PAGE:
JJ Gonson

Today, August 6, 2020, Elliott Smith would have turned 51 years old.

Smith was born in Omaha, Nebraska, raised in north Texas, and spent a good portion of his life in Portland, Oregon before settling in Los Angeles. Before his sudden and mysterious death in 2003, the prolific singer-songwriter released five studio albums of poignant, rootsy indie rock, with his sixth studio album and a compilation of rarities being released posthumously. He became known for his dismal lyrics—often referencing his mental health and substance abuse habits—and his distinctively whispery vocals, which he often double-tracked to create an eerie, textured ambiance.

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Marvel To Feature Its First Transgender Superhero

Fans think the character will be an angel.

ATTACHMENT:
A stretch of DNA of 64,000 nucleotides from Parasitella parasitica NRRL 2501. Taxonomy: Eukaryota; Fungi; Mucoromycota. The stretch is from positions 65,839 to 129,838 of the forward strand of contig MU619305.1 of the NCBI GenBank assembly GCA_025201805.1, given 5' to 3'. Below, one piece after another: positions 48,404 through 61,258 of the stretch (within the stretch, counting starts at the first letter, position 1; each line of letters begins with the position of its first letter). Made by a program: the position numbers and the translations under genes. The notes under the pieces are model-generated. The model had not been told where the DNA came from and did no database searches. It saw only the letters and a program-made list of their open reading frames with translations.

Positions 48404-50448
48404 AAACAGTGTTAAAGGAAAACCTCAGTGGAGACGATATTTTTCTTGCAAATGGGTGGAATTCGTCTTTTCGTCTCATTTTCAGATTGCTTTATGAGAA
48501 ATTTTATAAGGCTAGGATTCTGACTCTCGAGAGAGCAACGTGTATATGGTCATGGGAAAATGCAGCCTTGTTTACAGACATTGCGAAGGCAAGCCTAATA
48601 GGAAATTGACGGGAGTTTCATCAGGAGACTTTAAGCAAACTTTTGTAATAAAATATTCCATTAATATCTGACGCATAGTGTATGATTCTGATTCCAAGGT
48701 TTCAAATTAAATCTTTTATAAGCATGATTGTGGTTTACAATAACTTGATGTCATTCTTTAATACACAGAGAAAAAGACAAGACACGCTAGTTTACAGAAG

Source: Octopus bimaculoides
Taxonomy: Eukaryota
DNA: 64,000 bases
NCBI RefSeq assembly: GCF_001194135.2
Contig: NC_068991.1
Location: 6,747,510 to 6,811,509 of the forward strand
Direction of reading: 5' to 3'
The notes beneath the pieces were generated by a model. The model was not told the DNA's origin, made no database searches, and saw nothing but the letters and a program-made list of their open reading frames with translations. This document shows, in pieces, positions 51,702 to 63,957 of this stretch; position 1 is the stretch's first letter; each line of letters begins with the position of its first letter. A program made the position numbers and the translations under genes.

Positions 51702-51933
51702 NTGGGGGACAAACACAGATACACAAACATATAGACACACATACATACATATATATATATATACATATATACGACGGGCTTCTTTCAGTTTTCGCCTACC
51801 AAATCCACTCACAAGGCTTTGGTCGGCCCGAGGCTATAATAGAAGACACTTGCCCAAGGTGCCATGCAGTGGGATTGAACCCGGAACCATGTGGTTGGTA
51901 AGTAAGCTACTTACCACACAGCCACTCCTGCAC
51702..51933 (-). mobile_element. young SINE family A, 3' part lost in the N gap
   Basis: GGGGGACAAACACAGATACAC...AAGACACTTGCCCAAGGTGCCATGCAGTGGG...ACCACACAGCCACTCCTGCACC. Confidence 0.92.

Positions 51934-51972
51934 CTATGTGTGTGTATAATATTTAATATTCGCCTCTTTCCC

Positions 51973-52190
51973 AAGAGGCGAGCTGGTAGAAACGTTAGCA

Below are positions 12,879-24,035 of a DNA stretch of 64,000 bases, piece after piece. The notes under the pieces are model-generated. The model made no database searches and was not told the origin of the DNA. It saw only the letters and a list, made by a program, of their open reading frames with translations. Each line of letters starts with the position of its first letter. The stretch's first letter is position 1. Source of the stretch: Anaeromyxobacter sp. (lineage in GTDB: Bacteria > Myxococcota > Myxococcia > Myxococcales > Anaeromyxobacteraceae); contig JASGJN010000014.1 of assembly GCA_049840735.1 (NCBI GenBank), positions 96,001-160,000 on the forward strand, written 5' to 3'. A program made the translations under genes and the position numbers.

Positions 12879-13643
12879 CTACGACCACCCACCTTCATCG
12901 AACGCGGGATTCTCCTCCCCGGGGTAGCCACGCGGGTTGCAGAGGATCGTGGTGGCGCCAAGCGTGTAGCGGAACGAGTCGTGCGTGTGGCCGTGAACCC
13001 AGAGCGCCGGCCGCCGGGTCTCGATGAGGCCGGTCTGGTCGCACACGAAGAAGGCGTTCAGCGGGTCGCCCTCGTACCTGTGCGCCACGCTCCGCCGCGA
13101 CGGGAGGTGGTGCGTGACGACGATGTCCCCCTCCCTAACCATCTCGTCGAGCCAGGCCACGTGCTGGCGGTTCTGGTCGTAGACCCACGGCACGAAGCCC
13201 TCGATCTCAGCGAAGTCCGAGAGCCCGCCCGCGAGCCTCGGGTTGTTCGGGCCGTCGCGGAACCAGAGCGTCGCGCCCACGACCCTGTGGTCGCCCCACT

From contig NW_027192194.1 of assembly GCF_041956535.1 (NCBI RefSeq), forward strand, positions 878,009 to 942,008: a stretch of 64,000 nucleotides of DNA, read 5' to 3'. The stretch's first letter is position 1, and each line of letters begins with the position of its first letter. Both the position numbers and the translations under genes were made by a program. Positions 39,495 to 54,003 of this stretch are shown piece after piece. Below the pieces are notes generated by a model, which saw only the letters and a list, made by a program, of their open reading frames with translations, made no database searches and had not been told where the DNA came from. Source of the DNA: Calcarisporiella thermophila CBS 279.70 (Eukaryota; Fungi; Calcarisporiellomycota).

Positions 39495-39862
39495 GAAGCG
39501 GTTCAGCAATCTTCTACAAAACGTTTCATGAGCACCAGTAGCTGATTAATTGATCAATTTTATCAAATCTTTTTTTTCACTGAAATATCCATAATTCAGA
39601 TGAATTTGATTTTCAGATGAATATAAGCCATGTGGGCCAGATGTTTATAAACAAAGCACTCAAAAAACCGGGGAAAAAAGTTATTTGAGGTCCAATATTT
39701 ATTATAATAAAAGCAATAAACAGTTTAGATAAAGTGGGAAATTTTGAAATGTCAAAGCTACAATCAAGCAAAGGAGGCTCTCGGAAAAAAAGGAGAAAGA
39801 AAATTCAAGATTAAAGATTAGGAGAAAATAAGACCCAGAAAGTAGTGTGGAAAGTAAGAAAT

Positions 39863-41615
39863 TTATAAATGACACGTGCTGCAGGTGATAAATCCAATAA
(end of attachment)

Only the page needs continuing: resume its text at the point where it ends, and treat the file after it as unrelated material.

Here's some good news to start your new year off right: A trans superhero is coming to Marvel Cinematic Universe.

Kevin Feige confirmed the news in a Q&A at New York Film Academy. When asked if the studio would ever have a transgender character, the Marvel Studios president said, "Yes, absolutely. Yes," adding that a trans character is appearing "very soon, in a movie that we're shooting right now" and clarifying that more trans and LGBTQ+ characters would be making an appearance.

It seems that Feige and Marvel are finally understanding that representation matters—and pays. "You look at the success of 'Captain Marvel' and 'Black Panther.' We want the movies to reflect the audience and we want every member of our global audience to see themselves reflected on the screen," he said.

While it's unfortunate (although expected) that Marvel's decision to increase diversity in its casting is connected to whether or not these choices will make a profit, the decision to create a trans superhero is an important step in normalizing the trans identity.